Jamia attracts students from abroad
With foreign students increasingly flocking to study at Jamia Millia Islamia (JMI), the university campus is now akin to a bowl of potpourri, reports Ritika Chopra.delhi Updated: May 30, 2008 11:07 IST
It started as a trickle and has eventually assumed the dimensions of an influx.
With foreign students increasingly flocking to study at Jamia Millia Islamia (JMI), the university campus is now akin to a bowl of potpourri. Consequently, the crowd here is now punctuated with faces representing as many as 35 nationalities across the world. And their swelling numbers show no signs of decrease in future.
Ameena Kazi Ansari, Foreign Student’s Advisor, JMI, attributes the surge to a number of reasons. “The Indian Council for Cultural Relations (ICCR) scholarships offered by the Government of India has enabled several international students to pursue higher studies in recognised institutions in the country. That apart, over the years, Jamia has also opened up a lot and therefore triggered an influx of foreign students,” Ansari says.
And influx sure it is. The academic session 2007 -2008 had 196 international students from 35 countries —Bangladesh, Indonesia, Mauritius, Poland, Turkey, Thailand, Vietnam, Korea, Afghanistan, Iran, Nigeria, France, Zimbabwe, Palestine, among others — studying undergraduate, postgraduate and Ph.D programmes in this university; a significant shift from the total of 86 in the academic year 2001-2002. Students from Afghanistan, Iran and Iraq make up a large chunk of this population. Social Sciences are the most popular courses among foreigners studying here.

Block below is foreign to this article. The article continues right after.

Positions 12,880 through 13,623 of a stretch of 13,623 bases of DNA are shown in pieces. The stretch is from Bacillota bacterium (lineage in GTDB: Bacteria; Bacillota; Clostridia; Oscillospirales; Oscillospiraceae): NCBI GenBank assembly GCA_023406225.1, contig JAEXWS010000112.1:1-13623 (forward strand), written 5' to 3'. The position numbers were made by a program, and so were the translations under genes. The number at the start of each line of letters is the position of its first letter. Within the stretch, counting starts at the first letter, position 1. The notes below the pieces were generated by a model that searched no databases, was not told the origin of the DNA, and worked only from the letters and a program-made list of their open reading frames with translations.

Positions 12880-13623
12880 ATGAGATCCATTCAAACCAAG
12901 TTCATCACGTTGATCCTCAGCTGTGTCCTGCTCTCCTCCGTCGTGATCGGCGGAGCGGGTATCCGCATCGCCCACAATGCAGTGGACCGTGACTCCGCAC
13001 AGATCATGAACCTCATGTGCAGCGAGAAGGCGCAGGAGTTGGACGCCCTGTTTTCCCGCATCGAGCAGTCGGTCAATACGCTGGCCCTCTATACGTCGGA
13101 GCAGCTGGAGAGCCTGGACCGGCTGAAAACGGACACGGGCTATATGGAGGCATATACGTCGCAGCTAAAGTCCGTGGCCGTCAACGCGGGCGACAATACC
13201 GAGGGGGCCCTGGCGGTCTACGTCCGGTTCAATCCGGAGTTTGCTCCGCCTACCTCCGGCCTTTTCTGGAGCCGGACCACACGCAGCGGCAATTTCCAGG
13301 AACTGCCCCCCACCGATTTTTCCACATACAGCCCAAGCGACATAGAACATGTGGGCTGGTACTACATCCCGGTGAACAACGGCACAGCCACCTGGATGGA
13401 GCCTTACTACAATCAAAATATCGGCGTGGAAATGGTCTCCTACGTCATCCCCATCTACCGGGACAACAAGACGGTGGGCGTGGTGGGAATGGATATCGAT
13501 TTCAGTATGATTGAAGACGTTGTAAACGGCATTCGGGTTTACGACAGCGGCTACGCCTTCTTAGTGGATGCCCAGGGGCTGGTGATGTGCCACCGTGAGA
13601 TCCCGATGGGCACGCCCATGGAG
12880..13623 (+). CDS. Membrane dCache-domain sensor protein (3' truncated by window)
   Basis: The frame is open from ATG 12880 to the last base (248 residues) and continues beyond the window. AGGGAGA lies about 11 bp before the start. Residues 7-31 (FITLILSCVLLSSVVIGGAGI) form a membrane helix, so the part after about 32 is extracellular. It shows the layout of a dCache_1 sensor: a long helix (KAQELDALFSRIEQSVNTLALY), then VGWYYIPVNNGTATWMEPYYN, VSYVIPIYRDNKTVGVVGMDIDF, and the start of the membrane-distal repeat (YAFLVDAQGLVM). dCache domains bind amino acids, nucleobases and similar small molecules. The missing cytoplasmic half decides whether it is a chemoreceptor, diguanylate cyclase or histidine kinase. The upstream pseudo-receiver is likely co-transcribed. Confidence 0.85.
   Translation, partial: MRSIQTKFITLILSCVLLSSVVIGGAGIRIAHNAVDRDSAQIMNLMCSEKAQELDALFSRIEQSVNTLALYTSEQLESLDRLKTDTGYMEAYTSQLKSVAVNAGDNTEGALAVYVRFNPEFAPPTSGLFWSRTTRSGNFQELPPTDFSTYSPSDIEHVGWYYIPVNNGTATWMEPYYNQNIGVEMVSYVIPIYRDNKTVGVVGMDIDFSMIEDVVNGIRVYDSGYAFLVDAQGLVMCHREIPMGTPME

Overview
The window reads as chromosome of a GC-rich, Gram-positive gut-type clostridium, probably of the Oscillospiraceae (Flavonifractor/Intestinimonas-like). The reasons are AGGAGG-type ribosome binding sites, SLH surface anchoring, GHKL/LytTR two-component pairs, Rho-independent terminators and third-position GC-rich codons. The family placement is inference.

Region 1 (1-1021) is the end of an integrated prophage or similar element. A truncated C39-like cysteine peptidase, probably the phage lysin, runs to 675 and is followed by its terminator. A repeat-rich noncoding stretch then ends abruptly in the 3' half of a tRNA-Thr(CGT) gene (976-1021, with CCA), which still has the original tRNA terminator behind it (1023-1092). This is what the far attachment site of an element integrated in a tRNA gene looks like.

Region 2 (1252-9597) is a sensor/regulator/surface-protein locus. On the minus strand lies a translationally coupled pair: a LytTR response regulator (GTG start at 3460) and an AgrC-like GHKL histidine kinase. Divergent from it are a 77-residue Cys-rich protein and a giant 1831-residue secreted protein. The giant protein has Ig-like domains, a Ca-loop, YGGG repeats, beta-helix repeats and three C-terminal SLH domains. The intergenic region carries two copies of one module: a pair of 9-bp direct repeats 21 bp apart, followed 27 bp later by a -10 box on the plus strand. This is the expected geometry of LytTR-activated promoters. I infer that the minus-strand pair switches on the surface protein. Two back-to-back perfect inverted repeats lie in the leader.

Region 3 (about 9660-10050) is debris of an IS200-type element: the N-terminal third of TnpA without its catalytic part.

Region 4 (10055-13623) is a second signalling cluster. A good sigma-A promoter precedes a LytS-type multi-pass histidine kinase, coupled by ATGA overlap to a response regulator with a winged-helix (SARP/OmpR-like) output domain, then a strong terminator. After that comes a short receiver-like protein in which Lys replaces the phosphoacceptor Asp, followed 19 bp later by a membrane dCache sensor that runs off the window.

Husam Emad, a 21-year-old from Iraq studying B.Tech. Civil Engineering, is one among the many from his country who chose Jamia over other institutions in Asia. “I had to choose between Malaysia, England and India. Studying in England is expensive and in comparison to Malaysia, India provides better quality of education for the same cost. I applied to Jamia and fortunately got through,” he says.
However, Kesiwe F. Malindi's decision of going to JMI had more to do with breaking away from a larger trend.
“The mad rush to the UK and USA for pursuing higher studies had killed the novelty of earning a degree from these countries. Since India isn’t a very common destination among international students yet and an Indian degree holds value outside the country, I decided to come here. It was Jamia’s incredible history and reputation that greatly influenced my decision of studying here,” the Zimbabwean studying B.A. Political Science at JMI explains.
Foreigners apply to JMI either on a self-financing basis or through the Indian Council for Cultural Relations (ICCR), which offers scholarships to them.